Journal Article

Perceived Benefits and Barriers to the Use of High-speed Broadband in Ireland's Second-level Schools

January 13, 2016

Irish Educational Studies, Vol. 34, No. 4, 2015, pp. 355-378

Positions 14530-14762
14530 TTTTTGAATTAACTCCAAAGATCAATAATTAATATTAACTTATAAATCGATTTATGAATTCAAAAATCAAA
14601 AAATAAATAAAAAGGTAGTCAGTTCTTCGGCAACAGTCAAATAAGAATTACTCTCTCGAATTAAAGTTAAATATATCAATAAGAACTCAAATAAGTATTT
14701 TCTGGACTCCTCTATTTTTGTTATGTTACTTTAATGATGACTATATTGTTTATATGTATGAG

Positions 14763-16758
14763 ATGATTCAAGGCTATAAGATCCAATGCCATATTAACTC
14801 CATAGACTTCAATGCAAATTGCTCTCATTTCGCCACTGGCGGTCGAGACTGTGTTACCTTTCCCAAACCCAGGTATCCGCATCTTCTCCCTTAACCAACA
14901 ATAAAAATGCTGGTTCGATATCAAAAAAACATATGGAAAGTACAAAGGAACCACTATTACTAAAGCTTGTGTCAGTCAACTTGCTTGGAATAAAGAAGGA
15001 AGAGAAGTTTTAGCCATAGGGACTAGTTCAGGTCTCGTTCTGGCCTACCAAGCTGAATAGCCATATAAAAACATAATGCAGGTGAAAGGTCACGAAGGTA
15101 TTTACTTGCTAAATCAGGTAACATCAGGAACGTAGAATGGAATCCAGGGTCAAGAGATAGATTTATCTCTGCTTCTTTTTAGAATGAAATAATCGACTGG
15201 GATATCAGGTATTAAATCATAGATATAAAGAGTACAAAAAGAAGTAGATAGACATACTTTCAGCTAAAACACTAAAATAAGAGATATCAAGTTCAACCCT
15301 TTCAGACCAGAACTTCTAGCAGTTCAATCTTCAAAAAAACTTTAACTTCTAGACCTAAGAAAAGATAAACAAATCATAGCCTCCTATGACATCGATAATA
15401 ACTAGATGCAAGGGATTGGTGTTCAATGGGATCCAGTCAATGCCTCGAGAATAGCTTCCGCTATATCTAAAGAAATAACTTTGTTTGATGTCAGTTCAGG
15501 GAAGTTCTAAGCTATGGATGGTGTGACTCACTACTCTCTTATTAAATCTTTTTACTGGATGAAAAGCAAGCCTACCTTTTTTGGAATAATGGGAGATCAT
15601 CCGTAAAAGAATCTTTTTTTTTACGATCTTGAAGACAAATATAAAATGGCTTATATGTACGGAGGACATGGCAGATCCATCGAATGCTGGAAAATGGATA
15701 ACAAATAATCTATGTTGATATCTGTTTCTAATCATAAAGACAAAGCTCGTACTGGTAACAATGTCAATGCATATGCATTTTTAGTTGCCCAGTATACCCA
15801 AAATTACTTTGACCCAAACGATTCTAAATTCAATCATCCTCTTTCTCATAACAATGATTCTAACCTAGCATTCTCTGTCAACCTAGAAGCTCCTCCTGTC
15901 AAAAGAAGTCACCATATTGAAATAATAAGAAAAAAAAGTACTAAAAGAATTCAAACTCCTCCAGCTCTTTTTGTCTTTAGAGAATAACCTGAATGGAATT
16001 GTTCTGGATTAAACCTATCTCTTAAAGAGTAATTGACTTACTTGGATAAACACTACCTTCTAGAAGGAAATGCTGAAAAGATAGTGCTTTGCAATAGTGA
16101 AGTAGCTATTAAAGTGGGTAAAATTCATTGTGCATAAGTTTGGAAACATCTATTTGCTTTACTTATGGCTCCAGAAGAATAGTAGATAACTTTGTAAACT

As part of Ireland's National Digital Strategy, high-speed broadband is being rolled out to all second-level schools to support greater use of information and communication technology (ICT) in education. This programme signals a move from slow and unreliable broadband connections for many schools to a guaranteed high-speed connection with technical support. Theoretically, this should allow for behaviours and pedagogies to adapt, incorporating ICT into education. Research shows that integrating ICT into teaching and learning is a gradual process for most teachers and is influenced by a complex mix of socio-technical factors. Our data set consists of survey data from teachers and principals from a sample of second-level schools. The survey collected factual and attitudinal variables including attitudes towards ICT integration, current availability of infrastructure and barriers to ICT use, before schools received high-speed broadband connectivity. We examine the factors influencing teachers’ attitudes to ICT and their perceived barriers in adopting new technologies in their day-to-day teaching. Analysis of this baseline period is essential in an iterative digital strategy, informing future strategies, targeting policy most effectively and achieving policy objectives. While attitudes towards the potential of high-speed broadband and use of ICT are consistently positive across sub groups of schools and teachers, perceived barriers to ICT usage differ.